Publisher was created for Desktop Publisher. Microsoft pays their designers to create samples just for you, their subscriber. Do you want to create an inspiration flyer? A newsletter? Mailing labels? A postcard?
You could go through and measure the labels, create the margins, columns and guides, but I recommend you let Microsoft do it. Then you can expend your energies on the creative design rather than the measurements.
Select and Create a Template
When you open a new document in Publisher, the Publisher>Home screen appears. Besides blanks for portrait (8.5” x 11”) and landscape (11” x 8.5”) pages, there are other templates to the right.
Click on “More Templates” to see their ideas. You can type a specific template in the search bar or select one of the choices below. There are also “Suggested searches” under the search bar.
Let’s use a “quarter-fold” Invitation as an example. Type the word “quarter” in the search box on Publisher’s New page, and press Enter.
This is the perfect template for making quick inexpensive greeting cards, such as a birthday card for your grandchildren! (I always keep some 24 lb heavyweight bright white printing paper around just for these.)
Select the thank you card with the sun. We will start with the portrait (tall) format instead of the landscape (wide) format, but you can easily change it later. You can double-click or click the card once, then click “Create” in the window that pops up.
Publisher creates a quarter fold, four-page greeting card for you. Look at the Pages pane on the left. There is a front page numbered “1.” Two inside pages, numbered “2” and “3.” And a blank final page, numbered “4.” Click through each page to look them over. Here is a screenshot of the inside of your card.
Let’s see how the page is setup from the Page Design tab. We will start with the Page Design tab>Page Setup section>Size drop-down. Remember, the actual paper size is still “Letter” paper which is 8.5” x 11”, but we will be folding the final version of the card into fourths: in half, then in half again. That is defined as 1/4 Letter Side Fold. You can also make half-folds and top-folds. Often I will decide on the fold by the image I want to use.
What are the margins? (Page Design tab>Page Setup section>Margins drop-down.) This template has a “moderate” 0.5” margin on each side of the pages. Each fourth is setup with 0.5” margins.
Since we selected the tall Portrait version rather than a wide Landscape version, Page Design tab>Page Setup section>Orientation drop-down is set to Portrait.
If you ever wanted to change your Page Setup, you simply change the templates settings to suit your needs.
Edit and Customize Your Template
Page 4 Byline
To get you in the swing of things, let’s add a byline on the back of the card first. Click on Page 4 in the Pages pane. Insert a Text Box that stretches from one blue margin line to the other, starting around 4” and going to the bottom right of the margins. Within your Text Box type, “Made for you by” and press Shift-Enter. (Shift-Enter adds a single space between lines instead of a new paragraph.) Add your name or “Mom,” “Dad,” “Sis.” The more personal, the better.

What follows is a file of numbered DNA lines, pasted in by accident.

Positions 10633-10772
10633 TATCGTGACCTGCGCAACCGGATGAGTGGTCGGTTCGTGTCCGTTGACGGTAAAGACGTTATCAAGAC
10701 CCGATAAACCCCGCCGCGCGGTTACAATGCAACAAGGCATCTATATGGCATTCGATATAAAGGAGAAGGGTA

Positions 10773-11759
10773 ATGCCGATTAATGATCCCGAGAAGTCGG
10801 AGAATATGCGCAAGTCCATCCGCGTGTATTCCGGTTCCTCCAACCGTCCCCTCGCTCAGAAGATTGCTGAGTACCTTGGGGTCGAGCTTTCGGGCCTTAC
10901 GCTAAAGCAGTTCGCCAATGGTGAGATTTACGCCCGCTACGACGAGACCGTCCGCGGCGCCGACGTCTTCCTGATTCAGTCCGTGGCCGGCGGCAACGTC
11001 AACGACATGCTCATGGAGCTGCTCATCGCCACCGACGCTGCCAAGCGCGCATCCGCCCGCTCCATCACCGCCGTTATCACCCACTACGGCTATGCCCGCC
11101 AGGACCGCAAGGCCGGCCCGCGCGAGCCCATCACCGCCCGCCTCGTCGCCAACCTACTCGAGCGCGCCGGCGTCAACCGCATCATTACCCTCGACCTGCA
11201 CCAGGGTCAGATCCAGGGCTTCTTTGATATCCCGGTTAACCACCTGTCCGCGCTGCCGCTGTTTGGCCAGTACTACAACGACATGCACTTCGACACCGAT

Now center your text in the middle of the Text Box using the Text Box tab>Alignment section>Align Center. (Be sure your Text Box is selected of the “magic” Text Box tab will not appear. This centers your text vertically and horizontally within your text box. The font is automatically selected by the template. We may change it later, but for now, just make your “byline” one or two sizes smaller. (You don’t want to draw attention from the front of the card, right?
Page 1 Cover
Click back to Page 1 on the Pages pane. We are going to start from scratch so use one of these methods to select then delete “All” the objects on Page 1.
- Drag through the entire page so that everything is selected.
- Press Ctrl-A to select “All.”
- Home tab>Editing section>Select drop-down>Select All Objects.
Press Delete to remove everything from Page 1. The other pages are not affected.
(Some objects may be on the “Master” page. Adding or deleting items on the Master page will add or delete those objects to every other page. To remove them, go to View tab>Views section>Master Page. Select All, then Delete.)
Insert a nice photo that fits the sentiment of the card. I love using photos of the flowers in my garden, so I will insert an iris. Adjust the size and/or crop your photo so it fits nicely between the margins of your card.
Insert a Text Box from one margin to the other at the to of the card. Type your cover greeting one your card. Be sure to make it personal with a name. Try out the Text Box tab>Text section>Text Fit drop-down>Best Fit to expand your text to fit your card! Now center your text within your Text Box it as you did on Page 4. You can adjust the size of the Text Box and your text will adjust to it’s “Best Fit.” Make it on a single line, by raising the middle bottom handle of the Text Box.
Match the color of your font to your image with the “Dropper” tool. Always select your text first BEFORE you make any changes. From the Home tab>Font section>Font Color drop-down, select the dropper icon. Your cursor will change into an eyedropper or “dropper” cursor. Click and drag the dropper over a nice dark color in your image. You will see a sample of the color in a box about the dropper. Once you find the color you like, release the mouse. Your font will match your image color exactly.